In 2002, Dr. Bressoud joined the Denison faculty. He enjoys teaching courses across the undergraduate curriculum, from introductory courses exposing students from across campus to the fundamental ideas of computer science to upper level electives. In alignment with his research interests, he particularly enjoys teaching systems classes, like Networking and Operating Systems, and a special topics course in parallel programming and high performance systems.

Selected student research projects:

Research: 

My research interests are within the systems area of computer science and can be partitioned into the subareas of (i) fault-tolerance, (ii) networking and inter-domain routing, and (iii) high performance computing. Where possible, I enjoy the pursuit of research at the intersections of these areas. Within fault tolerance, I specialize in "minimally invasive" techniques of transforming non-fault-tolerant systems and protocols and legacy applications into fault-tolerant versions while minimizing impact on the application. In inter-domain routing I work in connection-oriented fault tolerant protocols and in load-balancing techniques for BGP, and in high performance computing, I study the performance of distributed (cluster) systems as we both scale and introduce failures into the system.

Selected publications:

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David Brest Brest, David Brest

Staff  |  Facilities Services
Building Services Assistant
Facilities Services
740-587-6264
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Holly Breymaier Breymaier, Holly Breymaier

Breymaier, Holly Breymaier
Staff  |  Career Exploration & Development
Program Coordinator
Burton D. Morgan Center
306
740-587-5522
Biography: 

Holly joined the Denison community as a member of the Athletic Department in March 2006. She transitioned into Career Services in June 2007 and is currently the Program Coordinator in Career Exploration and Development. As the Program Coordinator, Holly coordinates on-campus recruiting, manages online resources, maintains the Career Exploration & Development website, assists with the Denison Internship Program, and oversees the management of our data.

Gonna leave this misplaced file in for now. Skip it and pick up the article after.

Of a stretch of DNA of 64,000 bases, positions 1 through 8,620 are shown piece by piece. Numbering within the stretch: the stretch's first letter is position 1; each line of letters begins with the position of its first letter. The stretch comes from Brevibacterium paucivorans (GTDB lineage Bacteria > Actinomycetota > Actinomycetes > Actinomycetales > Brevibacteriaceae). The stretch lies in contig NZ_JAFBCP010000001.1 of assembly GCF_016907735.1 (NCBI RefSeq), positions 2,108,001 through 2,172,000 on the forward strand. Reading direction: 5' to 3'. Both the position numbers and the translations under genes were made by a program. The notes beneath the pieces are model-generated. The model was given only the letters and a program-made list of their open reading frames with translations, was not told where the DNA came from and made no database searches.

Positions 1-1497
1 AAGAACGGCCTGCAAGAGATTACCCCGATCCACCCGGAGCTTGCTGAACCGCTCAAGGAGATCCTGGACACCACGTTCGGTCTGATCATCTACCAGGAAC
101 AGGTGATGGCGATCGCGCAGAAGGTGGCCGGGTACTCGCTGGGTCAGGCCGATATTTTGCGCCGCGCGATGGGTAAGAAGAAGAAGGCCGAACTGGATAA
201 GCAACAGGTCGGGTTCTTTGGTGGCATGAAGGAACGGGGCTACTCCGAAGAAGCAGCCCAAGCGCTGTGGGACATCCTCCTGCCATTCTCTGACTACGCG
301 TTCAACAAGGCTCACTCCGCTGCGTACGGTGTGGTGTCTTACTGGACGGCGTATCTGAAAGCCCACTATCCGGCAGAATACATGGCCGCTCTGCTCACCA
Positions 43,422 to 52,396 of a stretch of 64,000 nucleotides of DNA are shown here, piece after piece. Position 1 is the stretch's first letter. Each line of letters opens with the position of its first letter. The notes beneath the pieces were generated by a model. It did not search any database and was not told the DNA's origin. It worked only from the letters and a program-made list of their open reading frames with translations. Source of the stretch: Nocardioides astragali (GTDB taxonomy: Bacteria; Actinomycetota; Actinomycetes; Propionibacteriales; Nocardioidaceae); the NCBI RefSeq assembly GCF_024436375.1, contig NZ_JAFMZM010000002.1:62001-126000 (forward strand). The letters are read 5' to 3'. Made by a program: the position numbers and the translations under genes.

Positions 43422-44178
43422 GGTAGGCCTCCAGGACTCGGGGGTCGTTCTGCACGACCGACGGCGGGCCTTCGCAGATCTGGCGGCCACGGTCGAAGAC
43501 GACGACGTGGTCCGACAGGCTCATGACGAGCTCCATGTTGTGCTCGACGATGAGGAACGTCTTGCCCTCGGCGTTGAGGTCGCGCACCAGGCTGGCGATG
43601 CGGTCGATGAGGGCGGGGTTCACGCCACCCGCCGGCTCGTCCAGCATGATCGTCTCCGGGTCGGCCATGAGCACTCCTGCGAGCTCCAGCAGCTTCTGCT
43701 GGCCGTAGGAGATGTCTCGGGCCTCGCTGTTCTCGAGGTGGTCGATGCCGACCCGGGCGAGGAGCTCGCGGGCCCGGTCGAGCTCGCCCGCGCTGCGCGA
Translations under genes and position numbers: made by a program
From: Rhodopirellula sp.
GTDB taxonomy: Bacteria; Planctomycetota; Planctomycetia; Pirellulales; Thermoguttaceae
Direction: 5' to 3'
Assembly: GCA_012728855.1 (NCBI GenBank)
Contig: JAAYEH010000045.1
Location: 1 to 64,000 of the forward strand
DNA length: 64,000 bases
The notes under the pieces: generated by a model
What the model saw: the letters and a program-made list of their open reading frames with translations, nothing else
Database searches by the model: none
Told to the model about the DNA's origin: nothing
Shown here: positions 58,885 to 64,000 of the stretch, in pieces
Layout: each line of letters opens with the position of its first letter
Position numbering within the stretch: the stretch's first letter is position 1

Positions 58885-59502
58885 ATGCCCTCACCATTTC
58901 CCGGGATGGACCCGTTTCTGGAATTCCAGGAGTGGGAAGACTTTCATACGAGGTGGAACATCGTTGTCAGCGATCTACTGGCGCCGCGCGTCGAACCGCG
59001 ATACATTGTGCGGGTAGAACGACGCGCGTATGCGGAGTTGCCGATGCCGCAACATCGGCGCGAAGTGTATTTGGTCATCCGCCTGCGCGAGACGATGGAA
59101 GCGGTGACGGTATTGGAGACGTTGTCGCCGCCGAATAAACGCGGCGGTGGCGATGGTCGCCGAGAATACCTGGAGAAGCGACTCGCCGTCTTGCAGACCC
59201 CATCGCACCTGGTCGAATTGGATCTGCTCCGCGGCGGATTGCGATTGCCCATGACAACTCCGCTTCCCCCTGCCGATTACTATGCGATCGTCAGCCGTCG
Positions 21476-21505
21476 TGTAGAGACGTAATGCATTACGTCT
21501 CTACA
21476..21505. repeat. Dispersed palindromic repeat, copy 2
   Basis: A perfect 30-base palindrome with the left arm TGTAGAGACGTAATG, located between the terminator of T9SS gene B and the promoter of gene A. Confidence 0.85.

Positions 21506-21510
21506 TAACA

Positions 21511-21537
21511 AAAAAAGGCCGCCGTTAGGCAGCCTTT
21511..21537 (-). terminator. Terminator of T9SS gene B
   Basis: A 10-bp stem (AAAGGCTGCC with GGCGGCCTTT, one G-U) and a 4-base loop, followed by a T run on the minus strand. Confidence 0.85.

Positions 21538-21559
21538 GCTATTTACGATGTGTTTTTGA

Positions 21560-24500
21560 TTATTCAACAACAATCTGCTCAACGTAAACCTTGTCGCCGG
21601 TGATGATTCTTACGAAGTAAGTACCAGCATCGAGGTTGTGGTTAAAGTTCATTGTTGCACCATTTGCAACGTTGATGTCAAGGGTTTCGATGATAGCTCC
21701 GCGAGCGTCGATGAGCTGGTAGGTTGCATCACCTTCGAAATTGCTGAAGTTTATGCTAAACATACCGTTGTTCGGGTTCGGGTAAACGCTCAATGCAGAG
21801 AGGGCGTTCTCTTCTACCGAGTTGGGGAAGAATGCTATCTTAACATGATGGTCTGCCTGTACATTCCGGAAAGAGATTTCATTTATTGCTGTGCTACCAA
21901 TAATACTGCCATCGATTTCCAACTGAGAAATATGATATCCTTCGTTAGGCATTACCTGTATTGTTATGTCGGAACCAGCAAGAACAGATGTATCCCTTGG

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Susan Britton Britton, Susan Britton

Susan Britton
Advisor  |  Religious & Spiritual Life
Director of Christian Education - Centenary United Methodist Church
740-587-0022
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Cody Brooks dr. Brooks, D. Cody Brooks

Faculty  |  Psychology
Associate Professor
Blair Knapp Hall
410F
740-587-5683
Service: 
2000-Present
Degree(s): 
B.A., Gettysburg College; M.A., Ph.D., University of Vermont
Biography: 

Dr. Brooks came to Denison in 2000 and teaches courses in learning and conditioning, animal cognition, and related topics. His research interests focus on the basic learning and memory processes that influence treatment (e.g., of anxiety or substance abuse disorders) and the relapse of unwanted behaviors after treatment. He is interested in understanding those processes that can change behaviors motivated by emotions and/or biological need. He and his students have developed techniques for reducing and even eliminating some instances of relapse modeled in the laboratory. Some of Dr. Brooks' other interests include addiction, the history of psychology, and the role of diet and thought in mental health.

Research: 

Pavlovian Conditioning, Memory, Emotion, and Relapse

My research program involves basic research on the learning and memory processes that modulate emotionally- and motivationally- significant experiences, and the behaviors that accompany those experiences.  I am especially interested in the use of animal models to better understand the learning and memory processes that underlie instances of human relapse of problematic behaviors with emotional components (e.g., substance abuse, anxiety, depression).  Believe it or not, the methods of Pavlovian conditioning are uniquely suited to the study of these and any emotion-based behaviors.

Since Ivan P. Pavlov's time in Russia (circa 1890-1925), psychologists and other scientists have come to realize the fundamental importance of Pavlovian (classical) conditioning for the development of and change in many involuntary ("non-conscious" and other) responses experienced by humans and other animals.  These responses are the result of Pavlovian conditioning, and include heart rate, blood pressure, respiratory, and perspiration changes; emotional reactions like anxiety, fear, excitement, frustration; drug tolerance, withdrawal and craving; and motivational influences on many voluntary behaviors such as feeding, competition, reproduction, and pleasure-seeking activities, to name just a few.